Chile No 1 Latin American country with the largest electric public transit fleet, and second place globally.

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Chile adds another 100 electric buses to its fleet

The Minister of Transport and Telecommunications, Gloria Hutt, together with the Undersecretary of Transport, Jose Luis Domínguez, and the DTPM director, Fernando Saka, were in charge of receiving the vehicles that, thanks to a public-private collaboration with the companies Gildemeister, Engie, STP and Vule, will allow improving the quality of service in Chilean capital.

Starting in March, vehicles will begin to operate services that connect Maipú and Bajos de Mena with the city center, which will raise the standard of travel comfort for thousands of users in remote communes.

The buses made by Chinese vehicle maker Yutong will serve alongside the first batch of 100 buses already in circulation.

“Talking about electric public transportation sounded futuristic a few years ago, but today it is a reality that circulates in our streets every day,” Hutt told reporters gathered for the presentation.

The new units rank Chile in first place as the Latin American country with the biggest electric public transit fleet, and in second place globally.

The air-conditioned buses are 100 percent electric and have other modern features, including on-board Wi-Fi connection and seats equipped with USB ports for charging mobiles and other hand-held devices.

They are quiet to operate, helping combat noise pollution, and cut operating costs by nearly 80 percent compared to the current diesel-powered buses serving the capital, the minister said.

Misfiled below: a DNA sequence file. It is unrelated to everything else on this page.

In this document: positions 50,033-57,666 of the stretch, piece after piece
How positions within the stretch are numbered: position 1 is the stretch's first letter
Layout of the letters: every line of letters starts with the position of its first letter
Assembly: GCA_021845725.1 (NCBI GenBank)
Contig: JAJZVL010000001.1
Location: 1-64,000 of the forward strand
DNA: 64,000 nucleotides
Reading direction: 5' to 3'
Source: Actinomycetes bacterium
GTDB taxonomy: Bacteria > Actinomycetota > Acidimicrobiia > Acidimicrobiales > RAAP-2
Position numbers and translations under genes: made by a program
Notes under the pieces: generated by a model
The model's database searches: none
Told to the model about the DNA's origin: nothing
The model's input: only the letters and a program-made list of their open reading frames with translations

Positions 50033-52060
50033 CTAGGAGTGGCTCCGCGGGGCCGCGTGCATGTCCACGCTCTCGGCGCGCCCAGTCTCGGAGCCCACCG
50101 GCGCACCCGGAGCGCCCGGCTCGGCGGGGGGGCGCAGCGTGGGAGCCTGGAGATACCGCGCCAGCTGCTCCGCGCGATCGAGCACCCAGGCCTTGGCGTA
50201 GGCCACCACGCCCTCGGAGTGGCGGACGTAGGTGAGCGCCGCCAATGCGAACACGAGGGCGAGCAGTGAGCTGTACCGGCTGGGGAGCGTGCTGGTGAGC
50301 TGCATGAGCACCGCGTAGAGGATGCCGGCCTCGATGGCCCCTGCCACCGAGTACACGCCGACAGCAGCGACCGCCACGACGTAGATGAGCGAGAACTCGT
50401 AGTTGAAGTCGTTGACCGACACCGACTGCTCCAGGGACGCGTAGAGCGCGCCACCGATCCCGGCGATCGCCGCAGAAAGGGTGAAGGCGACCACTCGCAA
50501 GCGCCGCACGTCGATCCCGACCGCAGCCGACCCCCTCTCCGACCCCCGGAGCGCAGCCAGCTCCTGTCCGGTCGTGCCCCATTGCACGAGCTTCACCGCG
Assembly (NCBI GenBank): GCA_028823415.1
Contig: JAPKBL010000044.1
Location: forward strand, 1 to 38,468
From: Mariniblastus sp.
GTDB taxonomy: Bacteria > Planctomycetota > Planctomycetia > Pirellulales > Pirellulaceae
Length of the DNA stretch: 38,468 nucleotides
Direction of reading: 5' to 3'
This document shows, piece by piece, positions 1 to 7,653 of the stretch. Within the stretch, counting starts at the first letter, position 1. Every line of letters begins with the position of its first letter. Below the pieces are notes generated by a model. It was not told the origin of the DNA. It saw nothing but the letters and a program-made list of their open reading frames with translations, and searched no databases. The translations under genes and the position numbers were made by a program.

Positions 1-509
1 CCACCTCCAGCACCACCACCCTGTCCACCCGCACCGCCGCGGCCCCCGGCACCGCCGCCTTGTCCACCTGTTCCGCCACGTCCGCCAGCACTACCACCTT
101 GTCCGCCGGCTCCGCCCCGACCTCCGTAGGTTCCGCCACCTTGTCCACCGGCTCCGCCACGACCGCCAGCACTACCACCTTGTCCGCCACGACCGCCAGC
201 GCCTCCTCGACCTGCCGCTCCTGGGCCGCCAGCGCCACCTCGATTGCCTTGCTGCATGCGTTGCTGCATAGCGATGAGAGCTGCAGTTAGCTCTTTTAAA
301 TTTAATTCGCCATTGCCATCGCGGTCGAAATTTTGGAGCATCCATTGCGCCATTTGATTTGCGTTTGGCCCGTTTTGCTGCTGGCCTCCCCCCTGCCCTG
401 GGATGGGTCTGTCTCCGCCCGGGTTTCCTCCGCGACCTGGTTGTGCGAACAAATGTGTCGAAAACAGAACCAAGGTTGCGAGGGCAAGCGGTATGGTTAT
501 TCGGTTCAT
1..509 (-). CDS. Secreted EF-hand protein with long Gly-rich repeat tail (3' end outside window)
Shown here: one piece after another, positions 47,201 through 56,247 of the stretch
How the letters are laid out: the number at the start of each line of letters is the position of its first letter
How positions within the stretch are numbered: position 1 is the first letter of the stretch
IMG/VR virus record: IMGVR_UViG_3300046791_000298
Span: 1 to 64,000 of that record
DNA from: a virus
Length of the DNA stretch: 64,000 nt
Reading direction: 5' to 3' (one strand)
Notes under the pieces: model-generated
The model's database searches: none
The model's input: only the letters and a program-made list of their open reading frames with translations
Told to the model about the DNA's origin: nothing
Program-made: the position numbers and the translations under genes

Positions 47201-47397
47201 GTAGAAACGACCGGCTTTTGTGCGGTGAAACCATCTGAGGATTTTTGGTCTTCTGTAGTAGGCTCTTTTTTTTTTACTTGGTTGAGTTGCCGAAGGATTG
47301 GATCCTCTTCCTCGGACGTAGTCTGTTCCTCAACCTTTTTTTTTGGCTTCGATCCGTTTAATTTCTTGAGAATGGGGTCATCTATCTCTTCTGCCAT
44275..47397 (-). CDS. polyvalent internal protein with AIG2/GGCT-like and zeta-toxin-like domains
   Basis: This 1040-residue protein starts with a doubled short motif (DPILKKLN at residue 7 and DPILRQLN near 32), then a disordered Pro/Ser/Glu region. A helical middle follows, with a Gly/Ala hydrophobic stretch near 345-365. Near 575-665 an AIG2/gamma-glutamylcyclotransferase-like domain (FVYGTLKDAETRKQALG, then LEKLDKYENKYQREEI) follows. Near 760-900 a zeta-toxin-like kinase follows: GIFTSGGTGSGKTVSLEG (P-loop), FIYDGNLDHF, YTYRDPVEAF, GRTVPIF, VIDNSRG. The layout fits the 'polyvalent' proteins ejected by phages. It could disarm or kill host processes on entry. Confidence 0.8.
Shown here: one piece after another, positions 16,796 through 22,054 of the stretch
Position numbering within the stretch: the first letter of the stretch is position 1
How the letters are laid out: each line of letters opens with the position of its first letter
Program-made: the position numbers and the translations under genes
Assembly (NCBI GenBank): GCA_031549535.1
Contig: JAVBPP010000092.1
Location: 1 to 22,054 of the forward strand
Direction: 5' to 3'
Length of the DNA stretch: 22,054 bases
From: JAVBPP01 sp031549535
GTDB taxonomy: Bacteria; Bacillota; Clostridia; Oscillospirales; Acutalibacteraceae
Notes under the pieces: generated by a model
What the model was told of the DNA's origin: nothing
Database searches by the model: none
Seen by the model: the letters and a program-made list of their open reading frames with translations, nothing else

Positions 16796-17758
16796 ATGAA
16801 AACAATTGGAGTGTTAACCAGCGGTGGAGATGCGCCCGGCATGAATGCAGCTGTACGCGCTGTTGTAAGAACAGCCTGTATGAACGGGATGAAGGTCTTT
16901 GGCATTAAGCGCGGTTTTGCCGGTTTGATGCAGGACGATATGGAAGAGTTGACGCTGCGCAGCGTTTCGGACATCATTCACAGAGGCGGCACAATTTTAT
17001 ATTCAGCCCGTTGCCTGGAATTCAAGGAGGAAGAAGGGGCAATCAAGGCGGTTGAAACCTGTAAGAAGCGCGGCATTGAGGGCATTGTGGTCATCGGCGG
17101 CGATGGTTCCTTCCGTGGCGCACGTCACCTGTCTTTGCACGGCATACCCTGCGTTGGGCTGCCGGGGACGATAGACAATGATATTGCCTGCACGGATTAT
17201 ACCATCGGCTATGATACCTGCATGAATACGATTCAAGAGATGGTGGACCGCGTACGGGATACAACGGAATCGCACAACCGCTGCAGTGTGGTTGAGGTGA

Able to reach speeds of up to 85 km per hour and run for up to 300 km on a single charge, the buses are set to serve commuters shuttling between the country’s two most heavily populated urban districts, Maipu and Puente Alto, surrounding the capital.

“We are fully in the process of technological updating. Just as we have gasoline stations, we will also now have the latest electric charging stations, which will place us at the cutting edge of this field,” said Luis Barahona, general manager of STP Santiago, one of the companies which are to operate the buses.

During the ceremony, Yutong’s vice president, Kent Chang, presented Hutt with a traditional Chinese decorative tassel, a symbol of friendship and good fortune.

The vehicles were shipped from Yutong’s plant in Zhengzhou in central China, and spent nearly two months in transit.

On Dec. 13, President Sebastián Piñera unveiled the first 100 electric buses for Santiago’s transit fleet, which were made by Chinese electric vehicle maker BYD. Two days later, the first 26 buses went into circulation.

According to Hutt, the buses have been “well received” and have been “operating well.”

Incorporating the electric buses is part of “Third Millennium Transport,” an ambitious program to upgrade public transit in the capital and other major cities and promote sustainability in Chile.

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